What is Structured Data Markup and should I care?
Let’s answer the easy part of the question first – Yes, you probably should care, depending on what you want from your website. Read on for more explanation on who it affects and who should (probably) use it.
The easiest way for a relative novice to understand the concept of Structured Data Markup (SDM) is to think of it as Meta Tags on steroids.
In case you didn’t know, a Meta Tag is a piece of HTML code that’s generally used on a web page to send information to search engines and your browser. The most commonly used Meta Tags are:
The Meta Tags are placed within the <head> …..</head> area of each web page, and a Meta Description Tag looks like this:
<meta name=”description” content=”Weight loss, immune system support and more” />
If you operate a WordPress blog and are scratching your head right now then you probably need to back up a little and research ‘SEO Plugins for WordPress’. Installing a plugin like ‘All In One SEO‘ will open up direct Meta Tag editing on all your pages and posts, making it easy to add Titles, Descriptions and Keyword tags to your content.
So back to the main plot. Meta Tags pass data to Google, it’s data that you get to decide on as you are the one who writes the Meta tag content. Google reads the data, compares it to the actual text content on the page, then decides, via its complex ranking algorithm, how the Meta Tag data should influence the position of your pages in the SERP’s. (Search Engine Result Pages)
Clearly, with only two primary Meta Tags (the Meta Keywords Tag is all but redundant these days), you don’t have a great deal that you can tell Google about your content other than a short Title + Description and what’s on the page.
Enter Structured Data Markup
Without getting too technical, SDM allows you to pass along a vast amount of information to search engines, not just about the content on a page but about your entire operation.
What type of additional information can you pass along?
Some quick examples include:
- Your company name
- Your logo
- Geo directions to your location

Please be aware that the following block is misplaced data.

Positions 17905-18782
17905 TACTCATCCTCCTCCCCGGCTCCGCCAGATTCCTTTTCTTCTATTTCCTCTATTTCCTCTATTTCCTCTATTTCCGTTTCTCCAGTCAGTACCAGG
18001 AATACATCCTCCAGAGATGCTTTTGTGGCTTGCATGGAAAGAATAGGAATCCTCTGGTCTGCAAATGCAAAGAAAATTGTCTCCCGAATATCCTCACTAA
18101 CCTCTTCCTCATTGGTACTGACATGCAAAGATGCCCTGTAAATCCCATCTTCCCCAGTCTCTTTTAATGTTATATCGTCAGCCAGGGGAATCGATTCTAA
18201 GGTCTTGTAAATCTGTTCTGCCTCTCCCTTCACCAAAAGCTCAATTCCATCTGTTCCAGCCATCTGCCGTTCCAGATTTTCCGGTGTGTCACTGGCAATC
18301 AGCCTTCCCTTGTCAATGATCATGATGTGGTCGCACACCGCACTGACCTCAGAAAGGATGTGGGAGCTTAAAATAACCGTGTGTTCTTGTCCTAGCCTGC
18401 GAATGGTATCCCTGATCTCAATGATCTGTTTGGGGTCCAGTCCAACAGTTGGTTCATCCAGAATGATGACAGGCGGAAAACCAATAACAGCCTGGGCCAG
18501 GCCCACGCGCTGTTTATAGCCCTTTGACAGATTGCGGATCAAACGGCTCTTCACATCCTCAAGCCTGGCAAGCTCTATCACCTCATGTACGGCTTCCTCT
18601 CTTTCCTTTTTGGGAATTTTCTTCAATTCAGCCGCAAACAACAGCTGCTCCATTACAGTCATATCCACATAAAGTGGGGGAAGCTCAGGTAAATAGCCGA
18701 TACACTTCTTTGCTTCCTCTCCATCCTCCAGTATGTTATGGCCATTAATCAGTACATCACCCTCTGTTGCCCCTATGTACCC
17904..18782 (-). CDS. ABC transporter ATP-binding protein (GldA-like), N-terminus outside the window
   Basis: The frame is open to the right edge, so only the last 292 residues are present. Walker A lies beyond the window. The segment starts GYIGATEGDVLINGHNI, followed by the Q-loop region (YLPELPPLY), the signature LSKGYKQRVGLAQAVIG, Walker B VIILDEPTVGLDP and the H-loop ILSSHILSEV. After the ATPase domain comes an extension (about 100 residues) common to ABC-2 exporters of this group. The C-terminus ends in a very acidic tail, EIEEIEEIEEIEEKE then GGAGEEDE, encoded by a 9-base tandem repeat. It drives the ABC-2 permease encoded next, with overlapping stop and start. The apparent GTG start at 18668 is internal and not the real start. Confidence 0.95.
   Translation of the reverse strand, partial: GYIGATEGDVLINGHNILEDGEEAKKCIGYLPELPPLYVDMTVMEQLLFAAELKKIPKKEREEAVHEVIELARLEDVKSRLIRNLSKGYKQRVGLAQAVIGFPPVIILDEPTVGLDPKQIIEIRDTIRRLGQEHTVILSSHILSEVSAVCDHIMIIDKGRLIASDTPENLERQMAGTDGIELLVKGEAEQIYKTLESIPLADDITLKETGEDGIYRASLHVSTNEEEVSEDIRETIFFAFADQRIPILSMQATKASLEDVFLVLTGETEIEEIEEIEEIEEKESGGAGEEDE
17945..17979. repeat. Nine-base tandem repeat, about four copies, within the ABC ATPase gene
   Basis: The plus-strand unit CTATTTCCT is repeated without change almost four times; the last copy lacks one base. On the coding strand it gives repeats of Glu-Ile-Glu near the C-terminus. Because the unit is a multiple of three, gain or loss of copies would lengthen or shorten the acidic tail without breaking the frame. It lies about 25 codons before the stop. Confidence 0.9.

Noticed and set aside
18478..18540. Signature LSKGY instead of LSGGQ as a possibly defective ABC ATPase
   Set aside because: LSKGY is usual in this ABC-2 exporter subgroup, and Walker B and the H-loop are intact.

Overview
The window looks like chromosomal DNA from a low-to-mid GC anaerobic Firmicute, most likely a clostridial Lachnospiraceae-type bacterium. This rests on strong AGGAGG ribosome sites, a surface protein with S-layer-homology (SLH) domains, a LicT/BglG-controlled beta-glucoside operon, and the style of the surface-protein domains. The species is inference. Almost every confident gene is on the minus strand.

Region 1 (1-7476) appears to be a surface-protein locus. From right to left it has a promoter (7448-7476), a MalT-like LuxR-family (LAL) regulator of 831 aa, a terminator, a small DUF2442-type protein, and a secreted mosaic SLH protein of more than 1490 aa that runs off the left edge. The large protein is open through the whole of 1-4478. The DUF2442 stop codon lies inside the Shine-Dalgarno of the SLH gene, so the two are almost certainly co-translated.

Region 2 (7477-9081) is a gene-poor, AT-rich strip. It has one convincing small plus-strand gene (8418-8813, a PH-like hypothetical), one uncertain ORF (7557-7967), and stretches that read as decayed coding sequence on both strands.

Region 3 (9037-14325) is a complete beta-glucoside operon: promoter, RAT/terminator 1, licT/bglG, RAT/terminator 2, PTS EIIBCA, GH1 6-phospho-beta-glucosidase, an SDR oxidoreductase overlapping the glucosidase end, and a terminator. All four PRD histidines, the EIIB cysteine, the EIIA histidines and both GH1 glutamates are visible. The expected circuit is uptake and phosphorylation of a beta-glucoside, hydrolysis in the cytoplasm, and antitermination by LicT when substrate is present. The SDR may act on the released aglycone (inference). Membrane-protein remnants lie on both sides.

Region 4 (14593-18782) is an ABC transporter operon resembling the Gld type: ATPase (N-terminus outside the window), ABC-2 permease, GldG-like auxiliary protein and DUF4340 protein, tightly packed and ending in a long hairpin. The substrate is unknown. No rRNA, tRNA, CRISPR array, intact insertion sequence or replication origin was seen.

- A detailed description
- Opening Hours
- Contact persons
- Phone / email / fax
- Links to your social media accounts
- Links to your products with a wide array of product detail
…and a whole lot more.
What does Google do with the information?
Google takes the data and uses it to display an enhanced search experience to the searcher. Where Structured Data is used on products, articles, blogs, technical articles etc, Google can choose to display a good deal of ancillary information taken from SDM to present directly on the SERP’s. This stands out amongst non-SDM listings and catches the attention of the person performing the search.
The additional data means that the person is pre-armed with information about your company, products, services etc before actually clicking through to your web page. This is useful for reducing bounce rates and improving time on page – important metrics in determining your page rankings by the Google algorithm.
Also, Google can choose to extract data from the SDM and create bulleted feature lists at the top of the SERP’s. This really places the listing in the spotlight and attracts a much higher click-through-rate!
Here’s an example of a search returned for the term ‘royal jelly benefits’
You can see in the image above that Google has created what it calls a ‘Featured Snippet’ from the Structured Data Markup deployed on the web page –
Google makes similar listing enhancements when displaying products from eCommerce websites utilizing SDM (Note – deploying SDM does not guarantee that Google will use it!)
So lets take a look at how SDM deployed on a website looks to Google and what type of tags and attributes can be used.
Let’s start with a website in the vitamin supplement industry which does not utilize SDM. Taking the URL of the home page, we drop that into Google’s own Structured Data Testing Tool and capture the output via a couple of screenshots. This is what we see –
If you look at the above you’ll see that there isn’t really anything useful which can’t be passed along by a standard Meta Tag. That’s simply because SDM hasn’t been deployed on this particular website.
Now lets look at another example where Structured Data Markup has been deployed –
Clearly, the second example is passing far greater detail along to be used in the SERP’s. The data extracted and utilized by Google will tend to depend upon the actual search query used, since obviously the entire data set is not going to be useful to everyone.
But for an enhanced local business listing, you can see that some of the data is going to be extremely useful – Geo data, opening hours, direct contact information etc.
My recommendation at this point is that anyone with a local business or an eCommerce business should look carefully at what’s involved in deploying SDM on their websites. It isn’t necessary to markup every page, just the key content pages, contact page and of course, the product pages.
Working with SDM in WordPress is fairly straightforward though quite time-consuming. There are different formats for integrating SDM, the primary ones being:
- Google Tag Manage
- Adobe Tag Manager
On-page, JSON-LDRDFa, or Microdata are the embedded data formats for SDM implementation,
Learn More about enhancing your own website with SDM by contacting us here
Learn more about the Markup, Code and Implementation at http://schema.org